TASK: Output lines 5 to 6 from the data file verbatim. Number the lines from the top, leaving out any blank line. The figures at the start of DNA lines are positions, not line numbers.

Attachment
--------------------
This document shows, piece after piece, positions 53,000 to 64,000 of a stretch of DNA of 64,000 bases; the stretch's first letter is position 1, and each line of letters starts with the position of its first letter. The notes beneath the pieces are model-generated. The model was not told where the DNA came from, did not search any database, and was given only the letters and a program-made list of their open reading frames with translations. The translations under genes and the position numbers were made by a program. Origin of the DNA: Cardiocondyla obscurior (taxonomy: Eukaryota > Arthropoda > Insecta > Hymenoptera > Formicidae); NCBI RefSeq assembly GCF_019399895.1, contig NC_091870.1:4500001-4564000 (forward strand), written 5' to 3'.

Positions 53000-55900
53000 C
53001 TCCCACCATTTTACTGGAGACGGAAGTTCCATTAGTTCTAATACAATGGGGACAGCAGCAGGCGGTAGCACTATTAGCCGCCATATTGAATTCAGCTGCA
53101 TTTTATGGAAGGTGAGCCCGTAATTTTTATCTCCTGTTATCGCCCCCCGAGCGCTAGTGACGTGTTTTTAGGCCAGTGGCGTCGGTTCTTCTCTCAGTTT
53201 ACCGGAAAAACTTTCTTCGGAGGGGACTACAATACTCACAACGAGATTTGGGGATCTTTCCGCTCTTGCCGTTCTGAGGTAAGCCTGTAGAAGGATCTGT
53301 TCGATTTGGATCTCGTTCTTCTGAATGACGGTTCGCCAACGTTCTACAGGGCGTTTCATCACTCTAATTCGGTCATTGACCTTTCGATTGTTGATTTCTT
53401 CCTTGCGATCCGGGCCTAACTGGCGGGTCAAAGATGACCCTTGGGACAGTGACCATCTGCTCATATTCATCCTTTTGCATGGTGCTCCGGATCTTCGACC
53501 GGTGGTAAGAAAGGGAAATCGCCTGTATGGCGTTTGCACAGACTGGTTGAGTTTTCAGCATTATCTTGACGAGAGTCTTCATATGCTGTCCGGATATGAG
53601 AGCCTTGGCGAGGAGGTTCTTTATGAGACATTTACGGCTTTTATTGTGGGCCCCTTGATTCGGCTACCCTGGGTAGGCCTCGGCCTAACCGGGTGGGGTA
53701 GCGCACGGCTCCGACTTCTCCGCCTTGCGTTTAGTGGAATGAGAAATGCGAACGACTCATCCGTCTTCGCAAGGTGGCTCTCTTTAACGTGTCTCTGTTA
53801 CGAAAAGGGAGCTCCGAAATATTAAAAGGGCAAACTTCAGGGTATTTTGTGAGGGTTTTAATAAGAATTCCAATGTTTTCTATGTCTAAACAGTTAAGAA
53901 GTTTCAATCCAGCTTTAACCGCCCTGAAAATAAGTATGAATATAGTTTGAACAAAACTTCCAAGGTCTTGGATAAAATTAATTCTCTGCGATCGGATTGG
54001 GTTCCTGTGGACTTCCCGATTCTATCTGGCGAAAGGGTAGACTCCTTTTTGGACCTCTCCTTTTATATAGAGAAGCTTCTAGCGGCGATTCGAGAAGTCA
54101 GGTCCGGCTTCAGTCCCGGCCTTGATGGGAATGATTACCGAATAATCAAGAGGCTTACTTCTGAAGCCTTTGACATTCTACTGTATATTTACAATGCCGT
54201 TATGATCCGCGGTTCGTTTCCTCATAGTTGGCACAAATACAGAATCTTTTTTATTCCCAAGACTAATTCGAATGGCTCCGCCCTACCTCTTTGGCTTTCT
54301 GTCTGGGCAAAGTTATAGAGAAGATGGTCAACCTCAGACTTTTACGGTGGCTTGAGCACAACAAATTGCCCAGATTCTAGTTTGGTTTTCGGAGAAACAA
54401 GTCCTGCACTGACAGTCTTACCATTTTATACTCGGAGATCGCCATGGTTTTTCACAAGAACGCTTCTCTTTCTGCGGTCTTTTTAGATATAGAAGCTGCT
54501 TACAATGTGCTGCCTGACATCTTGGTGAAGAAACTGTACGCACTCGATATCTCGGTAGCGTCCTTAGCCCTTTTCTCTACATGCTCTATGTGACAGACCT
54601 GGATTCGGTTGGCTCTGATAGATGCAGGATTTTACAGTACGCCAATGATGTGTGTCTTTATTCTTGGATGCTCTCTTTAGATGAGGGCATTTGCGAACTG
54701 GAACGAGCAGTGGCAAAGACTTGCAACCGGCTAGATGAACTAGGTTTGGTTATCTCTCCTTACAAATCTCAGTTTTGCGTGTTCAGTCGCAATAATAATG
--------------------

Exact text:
53101 TTTTATGGAAGGTGAGCCCGTAATTTTTATCTCCTGTTATCGCCCCCCGAGCGCTAGTGACGTGTTTTTAGGCCAGTGGCGTCGGTTCTTCTCTCAGTTT
53201 ACCGGAAAAACTTTCTTCGGAGGGGACTACAATACTCACAACGAGATTTGGGGATCTTTCCGCTCTTGCCGTTCTGAGGTAAGCCTGTAGAAGGATCTGT